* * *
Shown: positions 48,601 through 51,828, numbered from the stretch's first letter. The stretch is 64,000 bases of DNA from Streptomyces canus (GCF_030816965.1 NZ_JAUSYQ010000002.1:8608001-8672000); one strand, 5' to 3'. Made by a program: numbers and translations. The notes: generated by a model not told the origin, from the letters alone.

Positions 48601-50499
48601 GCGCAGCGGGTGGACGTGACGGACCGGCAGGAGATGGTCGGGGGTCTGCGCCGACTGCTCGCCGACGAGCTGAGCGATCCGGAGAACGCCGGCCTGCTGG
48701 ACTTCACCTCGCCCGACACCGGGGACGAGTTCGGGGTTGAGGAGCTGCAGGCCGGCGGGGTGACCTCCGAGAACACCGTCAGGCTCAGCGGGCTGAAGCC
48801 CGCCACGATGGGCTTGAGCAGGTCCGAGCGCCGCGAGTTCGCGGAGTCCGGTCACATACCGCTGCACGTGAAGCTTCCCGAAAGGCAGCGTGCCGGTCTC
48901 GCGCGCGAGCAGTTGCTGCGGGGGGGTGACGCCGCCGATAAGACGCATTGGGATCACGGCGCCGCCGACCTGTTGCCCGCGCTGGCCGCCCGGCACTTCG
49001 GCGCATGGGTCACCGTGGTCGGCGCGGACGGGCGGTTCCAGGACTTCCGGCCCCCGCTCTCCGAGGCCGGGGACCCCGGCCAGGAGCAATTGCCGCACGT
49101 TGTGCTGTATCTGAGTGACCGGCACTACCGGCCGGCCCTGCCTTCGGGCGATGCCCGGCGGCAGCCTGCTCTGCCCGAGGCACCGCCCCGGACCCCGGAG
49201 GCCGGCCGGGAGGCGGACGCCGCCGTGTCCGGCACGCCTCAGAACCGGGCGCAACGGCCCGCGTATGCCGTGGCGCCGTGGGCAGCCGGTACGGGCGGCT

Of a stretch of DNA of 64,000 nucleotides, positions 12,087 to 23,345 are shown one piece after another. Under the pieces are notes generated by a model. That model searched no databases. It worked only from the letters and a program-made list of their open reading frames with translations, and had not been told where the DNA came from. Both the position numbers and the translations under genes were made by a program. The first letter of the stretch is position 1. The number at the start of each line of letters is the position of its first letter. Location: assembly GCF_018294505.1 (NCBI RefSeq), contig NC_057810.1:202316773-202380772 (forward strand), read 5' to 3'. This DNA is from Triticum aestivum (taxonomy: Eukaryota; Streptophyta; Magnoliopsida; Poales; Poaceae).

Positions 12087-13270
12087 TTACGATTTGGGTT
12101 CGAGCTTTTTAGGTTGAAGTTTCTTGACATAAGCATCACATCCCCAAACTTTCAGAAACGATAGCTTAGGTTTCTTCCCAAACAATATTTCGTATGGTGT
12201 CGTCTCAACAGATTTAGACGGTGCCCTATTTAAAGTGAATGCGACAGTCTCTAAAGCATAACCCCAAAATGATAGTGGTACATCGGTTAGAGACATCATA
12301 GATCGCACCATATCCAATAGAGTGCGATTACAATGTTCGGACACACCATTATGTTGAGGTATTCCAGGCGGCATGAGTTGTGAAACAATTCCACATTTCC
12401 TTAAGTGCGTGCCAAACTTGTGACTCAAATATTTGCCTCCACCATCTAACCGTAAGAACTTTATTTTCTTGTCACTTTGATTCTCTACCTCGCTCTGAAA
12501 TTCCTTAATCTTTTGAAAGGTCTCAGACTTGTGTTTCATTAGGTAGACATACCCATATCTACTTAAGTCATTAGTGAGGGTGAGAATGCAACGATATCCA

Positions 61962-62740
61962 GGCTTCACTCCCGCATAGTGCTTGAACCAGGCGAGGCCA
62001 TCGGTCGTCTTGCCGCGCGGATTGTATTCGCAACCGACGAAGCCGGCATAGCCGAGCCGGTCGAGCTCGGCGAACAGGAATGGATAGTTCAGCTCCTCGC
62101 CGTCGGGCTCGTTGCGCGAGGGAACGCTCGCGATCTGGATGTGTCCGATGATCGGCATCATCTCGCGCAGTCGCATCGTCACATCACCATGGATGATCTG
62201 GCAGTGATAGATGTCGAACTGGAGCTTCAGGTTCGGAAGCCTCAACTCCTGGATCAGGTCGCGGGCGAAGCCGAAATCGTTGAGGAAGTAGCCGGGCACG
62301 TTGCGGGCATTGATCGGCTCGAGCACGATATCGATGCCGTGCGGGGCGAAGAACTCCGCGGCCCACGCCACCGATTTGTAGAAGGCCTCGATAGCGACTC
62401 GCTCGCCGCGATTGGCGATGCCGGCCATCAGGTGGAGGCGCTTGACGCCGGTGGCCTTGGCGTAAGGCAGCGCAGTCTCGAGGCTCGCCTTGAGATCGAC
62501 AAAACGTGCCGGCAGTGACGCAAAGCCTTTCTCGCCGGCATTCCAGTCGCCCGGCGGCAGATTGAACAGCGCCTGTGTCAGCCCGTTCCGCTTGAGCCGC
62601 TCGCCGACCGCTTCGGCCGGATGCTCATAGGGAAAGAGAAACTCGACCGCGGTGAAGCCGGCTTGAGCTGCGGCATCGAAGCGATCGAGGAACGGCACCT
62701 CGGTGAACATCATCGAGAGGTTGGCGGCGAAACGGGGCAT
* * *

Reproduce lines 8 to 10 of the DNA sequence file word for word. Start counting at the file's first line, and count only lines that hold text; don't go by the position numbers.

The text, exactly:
49101 TGTGCTGTATCTGAGTGACCGGCACTACCGGCCGGCCCTGCCTTCGGGCGATGCCCGGCGGCAGCCTGCTCTGCCCGAGGCACCGCCCCGGACCCCGGAG
49201 GCCGGCCGGGAGGCGGACGCCGCCGTGTCCGGCACGCCTCAGAACCGGGCGCAACGGCCCGCGTATGCCGTGGCGCCGTGGGCAGCCGGTACGGGCGGCT

Of a stretch of DNA of 64,000 nucleotides, positions 12,087 to 23,345 are shown one piece after another. Under the pieces are notes generated by a model. That model searched no databases. It worked only from the letters and a program-made list of their open reading frames with translations, and had not been told where the DNA came from. Both the position numbers and the translations under genes were made by a program. The first letter of the stretch is position 1. The number at the start of each line of letters is the position of its first letter. Location: assembly GCF_018294505.1 (NCBI RefSeq), contig NC_057810.1:202316773-202380772 (forward strand), read 5' to 3'. This DNA is from Triticum aestivum (taxonomy: Eukaryota; Streptophyta; Magnoliopsida; Poales; Poaceae).